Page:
Dave and I laughed about this. It's not so different than he and I are: happy to see people that we know, unsure about who our friends are, hoping that the people we know are our friends or that they might want to be our friends, and most likely, appearing very geeky to the people that we know and scaring them off from actually being our friends.
But it was still very cute. Then last night, we had dinner at church so we could see Conor's kinder-choir sing (speaking of cute!). Conor spent the first part of the dinner running around the entire dining hall pointing to friends and shouting "I know you! You're my friend."
On the one hand, that's sweet. It shows how comfortable he is at this church and that he's starting to get to know other kids. And on the other hand, visions of junior high are dancing in my head. And it's Not. Good.
Neither Dave nor I were the popular kids in high school and judging by the pictures we've shown each other from those days, it's clear why we didn't have a lot of dates. I don't know, maybe acknowledging the other kids and how he likes them (or how he thinks they like him, I'm not sure) is the path to popularity that Dave and I missed. I'm definitely not saying that we want Conor to be a popular kid. The one thing Dave and I do agree about high school is that it's better to geek and not peak.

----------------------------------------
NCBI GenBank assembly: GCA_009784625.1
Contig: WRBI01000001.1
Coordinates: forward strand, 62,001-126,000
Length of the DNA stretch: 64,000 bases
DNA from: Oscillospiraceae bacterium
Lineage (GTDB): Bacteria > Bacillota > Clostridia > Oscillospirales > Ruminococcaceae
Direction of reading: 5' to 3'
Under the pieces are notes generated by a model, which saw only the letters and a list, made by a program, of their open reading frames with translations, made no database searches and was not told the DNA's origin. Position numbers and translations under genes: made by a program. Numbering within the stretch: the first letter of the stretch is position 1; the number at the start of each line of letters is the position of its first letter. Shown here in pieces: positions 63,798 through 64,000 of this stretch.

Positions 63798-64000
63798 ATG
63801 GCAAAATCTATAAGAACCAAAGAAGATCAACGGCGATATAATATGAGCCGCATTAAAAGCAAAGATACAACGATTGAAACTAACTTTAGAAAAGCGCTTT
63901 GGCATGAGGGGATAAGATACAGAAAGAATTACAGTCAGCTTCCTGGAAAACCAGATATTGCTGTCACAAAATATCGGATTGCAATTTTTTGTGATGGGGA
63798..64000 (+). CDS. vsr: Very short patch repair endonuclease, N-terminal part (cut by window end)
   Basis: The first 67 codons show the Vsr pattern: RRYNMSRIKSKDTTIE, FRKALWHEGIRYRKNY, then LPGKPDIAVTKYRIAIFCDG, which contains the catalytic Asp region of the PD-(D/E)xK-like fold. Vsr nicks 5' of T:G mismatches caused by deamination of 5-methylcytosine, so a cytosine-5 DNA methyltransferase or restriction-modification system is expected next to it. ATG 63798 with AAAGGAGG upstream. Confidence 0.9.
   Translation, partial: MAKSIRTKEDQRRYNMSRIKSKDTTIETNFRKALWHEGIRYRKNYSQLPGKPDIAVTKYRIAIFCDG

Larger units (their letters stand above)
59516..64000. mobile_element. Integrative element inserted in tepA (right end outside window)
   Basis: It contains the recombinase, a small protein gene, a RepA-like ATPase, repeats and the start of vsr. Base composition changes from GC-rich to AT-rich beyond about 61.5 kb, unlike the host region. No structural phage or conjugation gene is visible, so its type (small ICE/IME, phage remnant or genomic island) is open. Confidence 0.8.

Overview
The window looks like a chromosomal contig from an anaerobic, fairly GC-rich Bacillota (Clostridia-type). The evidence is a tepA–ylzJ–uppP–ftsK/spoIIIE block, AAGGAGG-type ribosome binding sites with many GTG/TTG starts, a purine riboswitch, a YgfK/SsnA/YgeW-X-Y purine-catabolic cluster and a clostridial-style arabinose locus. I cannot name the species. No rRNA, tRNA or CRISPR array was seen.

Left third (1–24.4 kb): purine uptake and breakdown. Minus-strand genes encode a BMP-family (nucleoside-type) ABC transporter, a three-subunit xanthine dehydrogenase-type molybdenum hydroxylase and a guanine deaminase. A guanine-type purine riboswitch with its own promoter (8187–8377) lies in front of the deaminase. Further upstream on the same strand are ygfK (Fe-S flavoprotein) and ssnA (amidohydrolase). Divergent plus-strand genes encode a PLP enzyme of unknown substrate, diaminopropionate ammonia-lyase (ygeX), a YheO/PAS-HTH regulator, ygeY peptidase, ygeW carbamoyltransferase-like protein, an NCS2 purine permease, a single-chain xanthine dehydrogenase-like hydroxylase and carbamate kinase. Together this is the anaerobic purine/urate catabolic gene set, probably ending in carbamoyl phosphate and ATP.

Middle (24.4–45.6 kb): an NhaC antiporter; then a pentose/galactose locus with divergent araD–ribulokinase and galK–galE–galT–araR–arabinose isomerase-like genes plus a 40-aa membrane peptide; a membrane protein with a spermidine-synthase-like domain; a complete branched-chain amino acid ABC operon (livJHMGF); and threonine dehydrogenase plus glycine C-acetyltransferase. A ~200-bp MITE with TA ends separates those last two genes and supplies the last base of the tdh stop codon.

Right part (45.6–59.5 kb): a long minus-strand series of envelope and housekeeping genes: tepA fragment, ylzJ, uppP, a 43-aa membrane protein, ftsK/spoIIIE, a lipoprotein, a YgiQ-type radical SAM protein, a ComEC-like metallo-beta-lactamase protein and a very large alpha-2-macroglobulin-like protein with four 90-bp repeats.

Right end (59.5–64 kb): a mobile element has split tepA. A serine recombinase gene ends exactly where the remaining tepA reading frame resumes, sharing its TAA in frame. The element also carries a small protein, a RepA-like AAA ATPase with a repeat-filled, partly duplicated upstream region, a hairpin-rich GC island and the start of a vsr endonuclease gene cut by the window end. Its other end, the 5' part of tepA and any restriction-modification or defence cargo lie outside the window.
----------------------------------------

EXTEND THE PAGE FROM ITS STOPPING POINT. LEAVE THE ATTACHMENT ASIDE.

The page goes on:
But still. I'm not sure about all this running around to the different tables and saying "You're my friend!" I think that it shows how unselfconscious our son is and how utterly assured Conor is about being accepted for *exactly* how he is. That's amazing! How lucky to feel that way in your life. I just don't want him to lose that feeling. Or, more honestly, I know that feeling is bound to go away some time. And it's could be a painful experience for him. And it's a little bit sad to know that about life.
It just hits too close to home. You're my friend. Aren't you?